Mindanao: fighting despite new autonomy deal

New fighting was reported from the southern Philippines island group of Mindanao Oct. 29, despite a recent deal on regional autonomy aimed at ending the decades-long insurgency. Former Moro National Liberation Front (MNLF) rebels accused the Philippine military of attacking its members in western Sulu province, sparking a gun battle that left four soldiers dead and several more wounded. The MNLF said marine troops attacked its followers at a village in Patikul municipality, who were only harvesting coconuts. But the military’s Western Mindanao Command insisted that troops had clashed with militants of the jihadist group Abu Sayyaf. The army was reportedly sent into the area after reports that Abu Sayyaf’s kidnap victims had been spotted. The military said two militants were also killed in the clash. (See map.) (Mindanao Examiner, Oct. 29)

The new autonomy deal was signed on Oct. 15 following lengthy negotiations between Manila and the Moro Islamic Liberation Front (MILF), which were brokered by Malaysia. The accord creates a new autonomous region in Mindanao, to be called Bangsamoro, providing for the transfer of security responsibilities from the army to the new Bangsamoro police force in a “phased and gradual manner.” The 40-year conflict that has cost an estimated 120,000 lives. (BBC News, Oct. 15)

The MILF broke from the MNLF in the 1980s and continued the armed struggle after the MNLF signed a Libya-brokered peace accord in 1996. Those accords led to creation of the Autonomous Region in Muslim Mindanao (ARMM), incorporating parts of the provinces of Basilan, Lanao del Sur, Maguindanao, Shariff Kabunsuan, Sulu and Tawi-Tawi. The new accord exapnds the ARMM into the new region of Bangamoro, adding several municipalities and barangays (villages) that voted to join in the adjacent province of Lanao del Norte, as well as the cities of Cotabato and Isabela. Bangamoro will have an elected council and executive, as well as a clerical judiciary to oversee sharia law for the Muslim majority within the territory. (Philippine Star, Oct. 15; Muslim Mindanao)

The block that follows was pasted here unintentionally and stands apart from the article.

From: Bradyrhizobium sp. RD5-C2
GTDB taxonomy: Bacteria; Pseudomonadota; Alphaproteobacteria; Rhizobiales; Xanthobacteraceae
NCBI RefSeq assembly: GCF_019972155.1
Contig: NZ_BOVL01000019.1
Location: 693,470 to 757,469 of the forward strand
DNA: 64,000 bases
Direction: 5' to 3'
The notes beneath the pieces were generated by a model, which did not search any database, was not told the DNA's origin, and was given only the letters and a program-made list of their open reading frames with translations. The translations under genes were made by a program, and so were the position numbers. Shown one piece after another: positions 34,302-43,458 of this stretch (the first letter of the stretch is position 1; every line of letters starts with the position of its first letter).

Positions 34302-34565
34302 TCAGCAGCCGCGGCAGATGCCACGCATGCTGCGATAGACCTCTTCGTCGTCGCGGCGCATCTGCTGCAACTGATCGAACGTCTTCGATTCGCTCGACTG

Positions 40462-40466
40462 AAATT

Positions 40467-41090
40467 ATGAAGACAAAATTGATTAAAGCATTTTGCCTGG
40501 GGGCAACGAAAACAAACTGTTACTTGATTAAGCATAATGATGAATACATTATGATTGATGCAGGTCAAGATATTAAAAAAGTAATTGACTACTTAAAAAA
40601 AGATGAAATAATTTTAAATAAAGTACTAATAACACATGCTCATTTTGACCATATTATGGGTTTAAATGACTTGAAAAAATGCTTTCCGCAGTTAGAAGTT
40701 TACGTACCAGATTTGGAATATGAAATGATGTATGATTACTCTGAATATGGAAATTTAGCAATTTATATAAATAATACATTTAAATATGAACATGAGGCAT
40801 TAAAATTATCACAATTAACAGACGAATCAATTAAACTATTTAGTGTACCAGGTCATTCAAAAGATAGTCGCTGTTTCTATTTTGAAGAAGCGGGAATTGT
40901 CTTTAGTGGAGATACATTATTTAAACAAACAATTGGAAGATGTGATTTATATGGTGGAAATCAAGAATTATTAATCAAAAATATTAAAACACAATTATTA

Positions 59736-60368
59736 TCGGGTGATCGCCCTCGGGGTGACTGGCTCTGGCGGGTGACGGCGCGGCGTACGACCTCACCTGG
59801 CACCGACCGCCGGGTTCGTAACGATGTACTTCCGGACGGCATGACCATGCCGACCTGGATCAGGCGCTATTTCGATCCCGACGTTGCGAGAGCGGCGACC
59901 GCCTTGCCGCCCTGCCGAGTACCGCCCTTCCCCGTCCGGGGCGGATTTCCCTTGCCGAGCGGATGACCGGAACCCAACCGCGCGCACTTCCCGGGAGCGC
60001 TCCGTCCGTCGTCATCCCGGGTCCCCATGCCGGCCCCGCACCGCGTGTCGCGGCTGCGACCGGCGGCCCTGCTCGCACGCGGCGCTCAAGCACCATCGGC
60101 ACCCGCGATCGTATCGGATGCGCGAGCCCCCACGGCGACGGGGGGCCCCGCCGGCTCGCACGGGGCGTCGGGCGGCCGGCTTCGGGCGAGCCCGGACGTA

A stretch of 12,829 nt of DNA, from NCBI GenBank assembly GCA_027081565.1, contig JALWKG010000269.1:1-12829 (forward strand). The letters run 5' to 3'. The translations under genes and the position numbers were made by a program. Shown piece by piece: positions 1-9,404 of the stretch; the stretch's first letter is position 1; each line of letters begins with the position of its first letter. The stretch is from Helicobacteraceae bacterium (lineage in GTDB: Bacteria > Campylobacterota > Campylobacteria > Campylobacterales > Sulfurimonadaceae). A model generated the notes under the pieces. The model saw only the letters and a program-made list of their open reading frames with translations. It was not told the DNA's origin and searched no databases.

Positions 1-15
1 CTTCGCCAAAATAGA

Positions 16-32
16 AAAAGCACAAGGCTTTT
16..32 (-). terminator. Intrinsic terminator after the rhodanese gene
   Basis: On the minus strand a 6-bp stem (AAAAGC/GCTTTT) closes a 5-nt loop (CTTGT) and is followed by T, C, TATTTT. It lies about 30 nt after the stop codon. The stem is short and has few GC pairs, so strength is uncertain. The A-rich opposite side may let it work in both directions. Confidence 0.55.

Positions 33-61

The split between the MNLF and the MILF continues despite the accord—with the MNLF ironically now assuming the hardline stance and attacking the Bangsamoro deal as a sell-out. At a rally in Davao City after the deal was signed, MNLF chair Nur Misuari was introduced as “president of the Bangsamoro Republic” (despite the fact that no elections have been held yet), and attacked the agreement as a product of a “tripartite conspiracy” (presumably referring to Manila, the MILF and Malaysia) that reduced the Bangsamoro homeland to “five tiny provinces hardly the size of the Cotabato of yore.” (Minda News, Oct. 22)

The original Cotabato province, known as the “Empire Province of Cotabato,” was based on the former autonomous sultante in Mindanao and was the largest in the country in terms of land area until 1973  when an order was issued breaking it up into new provinces. This was seen as a move to dilute Muslim political power as Christian settlers started moving in from the island groups of Visayan and Luzon to the north. The contemporary province of Cotabato is now 80% Christian. (Philippine HistoryCotabato City website, National Statistica Coordination Board, Philippines)

MILF officials urged Nur Misuari and the MNLF not to sow disunity among the Moros and unify around the Bangsamoro government as conceived under the accord. (Inquirer Mindanao, Oct. 22)

  1. Tribal peoples under attack in Mindanao
    B’laan communities affected by the SMI-Xstrata Tampakan Copper-Gold Mining Project and their support groups last month called for a high-level investigation by the Philippine armed forces and the Commission on Human Rights on the escalating tension and violence in South Cotabato. The request arrived just two weeks after two B’laan clan members were killed in an alleged military operation; and three months after the massacre of an entire B’laan family. (Intercontinental Cry, March 2)